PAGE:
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Arsenio Hall

You know, when it comes to today, everybody always talks about how Eddie Murphy was the biggest comedian of the ‘80s and the early ‘90s, and for good reason. Eddie Murphy was a megastar. But honestly, too many people sleep on Arsenio Hall, who was almost as big as Eddie Murphy back in the ‘80s when it came to comedy. Most people will probably remember Arsenio best for his late night talk show or his many roles in Coming to America. And with Arsenio coming back for Coming To America 2, I thought now would be as good a time as any to talk about some of the best early work from Arsenio.

Because Arsenio Hall was more than just his talk show (though, I have two great clips to talk about that show just how zany his talk show could be). He was also a great stand-up comedian, as well as a comedic force whenever he took on movie roles. So here’s a glimpse of some of Arsenio’s funniest early work to get you prepared for Coming to America 2, which is set stream on Amazon Prime on December 18, 2020. Hoo! Hoo! Hoo!

Arsenio Hall on the right.

Coming to America (Semmi, Reverend Brown, Morris the barber, and a female clubgoer)

Four. That’s how many characters Arsenio Hall plays in the 1988 classic Eddie Murphy film, directed by John Landis. His most important role, plot wise, is of Prince Akeem’s friend and aid, Semmi, who basically tries to keep Akeem on track once they arrive in America but quickly finds himself in way over his head since Prince Akeem has plans of his own. Semmi goes from being connected to royalty one minute to working at a run-down fast food joint in Queens the next. Hilarity ensues, of course, but it’s mostly because Arsenio’s character is so afraid of what Akeem’s father, the King of Zemunda, played by James Earl Jones, will say if he ever finds out what his son is doing in America.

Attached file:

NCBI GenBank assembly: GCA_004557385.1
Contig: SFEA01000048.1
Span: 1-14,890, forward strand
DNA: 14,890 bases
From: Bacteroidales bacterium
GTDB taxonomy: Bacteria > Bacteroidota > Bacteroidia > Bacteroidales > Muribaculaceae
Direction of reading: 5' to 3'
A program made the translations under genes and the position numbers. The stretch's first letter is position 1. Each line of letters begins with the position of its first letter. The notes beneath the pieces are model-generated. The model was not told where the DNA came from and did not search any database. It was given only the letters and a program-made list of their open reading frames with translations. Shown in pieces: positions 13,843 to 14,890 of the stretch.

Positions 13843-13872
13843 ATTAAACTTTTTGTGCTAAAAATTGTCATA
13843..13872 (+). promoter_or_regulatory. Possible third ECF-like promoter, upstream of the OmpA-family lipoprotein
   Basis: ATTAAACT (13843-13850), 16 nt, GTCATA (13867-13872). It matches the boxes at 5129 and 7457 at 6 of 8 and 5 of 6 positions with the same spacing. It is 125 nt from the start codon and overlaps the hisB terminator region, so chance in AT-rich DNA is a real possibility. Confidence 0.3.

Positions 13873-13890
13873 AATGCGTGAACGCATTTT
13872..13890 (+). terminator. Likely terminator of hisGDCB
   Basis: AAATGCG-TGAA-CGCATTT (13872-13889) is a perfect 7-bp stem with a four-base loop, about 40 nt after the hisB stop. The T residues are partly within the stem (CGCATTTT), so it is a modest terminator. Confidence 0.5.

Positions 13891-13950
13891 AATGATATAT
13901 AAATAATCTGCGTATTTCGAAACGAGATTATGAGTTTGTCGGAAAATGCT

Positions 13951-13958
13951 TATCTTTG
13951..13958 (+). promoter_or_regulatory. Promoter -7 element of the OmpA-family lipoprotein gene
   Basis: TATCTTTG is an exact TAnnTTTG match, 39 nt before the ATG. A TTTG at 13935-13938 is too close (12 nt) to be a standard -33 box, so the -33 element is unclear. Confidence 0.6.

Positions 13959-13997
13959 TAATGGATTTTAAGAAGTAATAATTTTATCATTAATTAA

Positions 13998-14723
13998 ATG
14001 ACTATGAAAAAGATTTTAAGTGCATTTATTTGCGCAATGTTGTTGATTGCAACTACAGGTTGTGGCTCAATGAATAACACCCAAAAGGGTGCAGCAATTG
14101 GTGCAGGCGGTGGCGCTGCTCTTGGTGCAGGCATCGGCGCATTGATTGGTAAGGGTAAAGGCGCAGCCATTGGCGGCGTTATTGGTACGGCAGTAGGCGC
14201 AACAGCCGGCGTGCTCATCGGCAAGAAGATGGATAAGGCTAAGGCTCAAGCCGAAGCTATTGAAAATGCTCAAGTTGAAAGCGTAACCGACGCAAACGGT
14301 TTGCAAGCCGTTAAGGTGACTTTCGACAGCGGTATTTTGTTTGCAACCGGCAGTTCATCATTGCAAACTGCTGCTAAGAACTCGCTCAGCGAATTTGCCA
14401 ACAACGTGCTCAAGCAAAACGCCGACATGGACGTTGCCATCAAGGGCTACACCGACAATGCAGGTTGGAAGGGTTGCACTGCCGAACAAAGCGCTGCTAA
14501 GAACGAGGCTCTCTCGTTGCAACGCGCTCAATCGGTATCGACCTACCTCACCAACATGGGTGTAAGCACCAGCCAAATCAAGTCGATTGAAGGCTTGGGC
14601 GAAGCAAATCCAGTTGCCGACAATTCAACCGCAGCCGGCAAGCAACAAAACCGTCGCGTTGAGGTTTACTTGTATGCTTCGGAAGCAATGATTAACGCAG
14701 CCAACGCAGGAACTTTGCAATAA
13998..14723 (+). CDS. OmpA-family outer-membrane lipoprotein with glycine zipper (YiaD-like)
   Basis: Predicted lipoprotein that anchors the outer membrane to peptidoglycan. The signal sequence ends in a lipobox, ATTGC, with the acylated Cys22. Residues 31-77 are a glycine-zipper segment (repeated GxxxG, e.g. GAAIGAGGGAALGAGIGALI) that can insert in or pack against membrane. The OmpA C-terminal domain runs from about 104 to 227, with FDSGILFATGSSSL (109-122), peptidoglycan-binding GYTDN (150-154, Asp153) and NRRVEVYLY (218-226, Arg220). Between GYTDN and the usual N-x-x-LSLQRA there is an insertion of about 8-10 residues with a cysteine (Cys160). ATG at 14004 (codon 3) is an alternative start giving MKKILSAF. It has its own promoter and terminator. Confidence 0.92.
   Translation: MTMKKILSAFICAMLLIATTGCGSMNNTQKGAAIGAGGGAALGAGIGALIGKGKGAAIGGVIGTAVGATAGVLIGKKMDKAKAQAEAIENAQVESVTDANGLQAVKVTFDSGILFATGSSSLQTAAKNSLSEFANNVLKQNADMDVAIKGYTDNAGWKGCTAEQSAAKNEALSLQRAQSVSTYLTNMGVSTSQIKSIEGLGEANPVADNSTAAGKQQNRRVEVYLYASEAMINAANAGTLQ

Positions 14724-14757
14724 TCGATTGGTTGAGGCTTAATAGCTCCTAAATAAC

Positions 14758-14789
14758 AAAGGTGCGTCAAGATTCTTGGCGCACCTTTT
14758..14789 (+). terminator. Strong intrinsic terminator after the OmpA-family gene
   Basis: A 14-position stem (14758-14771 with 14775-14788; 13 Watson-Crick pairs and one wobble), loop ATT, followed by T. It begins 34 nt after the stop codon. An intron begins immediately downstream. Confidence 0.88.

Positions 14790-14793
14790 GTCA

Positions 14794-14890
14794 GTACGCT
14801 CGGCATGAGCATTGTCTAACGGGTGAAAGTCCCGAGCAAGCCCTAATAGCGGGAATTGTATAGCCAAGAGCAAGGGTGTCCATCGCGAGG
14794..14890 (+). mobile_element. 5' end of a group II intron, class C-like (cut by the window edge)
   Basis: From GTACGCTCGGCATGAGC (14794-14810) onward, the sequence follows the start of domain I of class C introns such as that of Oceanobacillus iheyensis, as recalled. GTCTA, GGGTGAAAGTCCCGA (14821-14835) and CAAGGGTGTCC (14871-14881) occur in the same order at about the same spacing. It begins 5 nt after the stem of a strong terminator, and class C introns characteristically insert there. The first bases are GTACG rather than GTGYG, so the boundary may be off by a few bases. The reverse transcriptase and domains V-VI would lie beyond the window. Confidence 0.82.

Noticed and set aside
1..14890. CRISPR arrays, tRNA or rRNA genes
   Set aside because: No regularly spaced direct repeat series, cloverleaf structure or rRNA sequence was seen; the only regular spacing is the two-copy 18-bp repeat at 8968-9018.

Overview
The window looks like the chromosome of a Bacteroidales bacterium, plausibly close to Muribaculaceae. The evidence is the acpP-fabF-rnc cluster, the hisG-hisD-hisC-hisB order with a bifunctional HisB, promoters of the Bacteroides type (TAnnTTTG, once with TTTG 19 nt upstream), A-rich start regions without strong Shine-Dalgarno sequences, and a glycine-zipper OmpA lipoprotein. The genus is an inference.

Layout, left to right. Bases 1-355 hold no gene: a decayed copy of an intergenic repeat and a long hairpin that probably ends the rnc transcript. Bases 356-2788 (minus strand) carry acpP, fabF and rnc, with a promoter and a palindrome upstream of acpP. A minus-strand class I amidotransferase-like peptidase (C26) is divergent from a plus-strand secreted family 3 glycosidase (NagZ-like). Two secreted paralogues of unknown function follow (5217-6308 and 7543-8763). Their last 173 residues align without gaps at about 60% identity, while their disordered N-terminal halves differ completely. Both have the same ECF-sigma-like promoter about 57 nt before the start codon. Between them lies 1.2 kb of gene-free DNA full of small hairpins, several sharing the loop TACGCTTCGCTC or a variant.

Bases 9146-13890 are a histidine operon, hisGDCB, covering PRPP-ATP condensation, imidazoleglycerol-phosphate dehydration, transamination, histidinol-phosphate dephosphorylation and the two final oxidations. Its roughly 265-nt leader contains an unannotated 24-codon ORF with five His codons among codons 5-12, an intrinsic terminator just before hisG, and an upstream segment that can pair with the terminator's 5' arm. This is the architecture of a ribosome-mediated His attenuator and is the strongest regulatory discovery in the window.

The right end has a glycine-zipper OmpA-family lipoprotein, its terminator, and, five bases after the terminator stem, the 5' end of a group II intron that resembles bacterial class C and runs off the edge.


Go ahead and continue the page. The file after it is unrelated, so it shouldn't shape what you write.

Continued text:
That said, I’m personally partial to the other, much smaller roles Arsenio plays in the film, such as Reverend Brown, who introduces Sexual Chocolate lead singer, Randy Watson, to the stage. Or as the rather unattractive, somewhat mannish woman in the club who is going to “tear” Akeem apart. Seriously, it’s comic gold.

Arsenio Hall in the middle

Harlem Nights (Reggie)

If you’ve seen Harlem Nights, which is the only film Eddie Murphy ever directed, you surely remember the movie for Richard Pryor and Redd Foxx. But if you watch it again, keep an eye out for Arsenio Hall, who plays a mobster named Reggie with a very tiny, but memorable role.

You see, Reggie just can’t stop crying because his brother, Tommy, was killed. I mean, it’s a serious scene, but Arsenio Hall is just going on and on while he’s loading up his Tommy (I see what you did there) gun to kill Eddie Murphy’s character. He even hits a pothole in the backseat of a car and shoots the man up front, which is kind of like a reverse Pulp Fiction moment when Vincent shoots Marvin in the face. And then the way he dies is just unbelievable. This role in Harlem Nights is probably my favorite Arsenio Hall moment in any film ever.

Arsenio with milk on his face

Amazon Women On The Moon (Apartment Victim)

In this cult classic, 1987 movie (and also Arsenio Hall’s first role on the big screen), Arsenio plays a hapless man in an apartment who just can’t catch a break. The movie itself is very bizarre and a series of clips that are meant to replicate old sci-fi films, and Arsenio Hall’s skit is what leads the film off.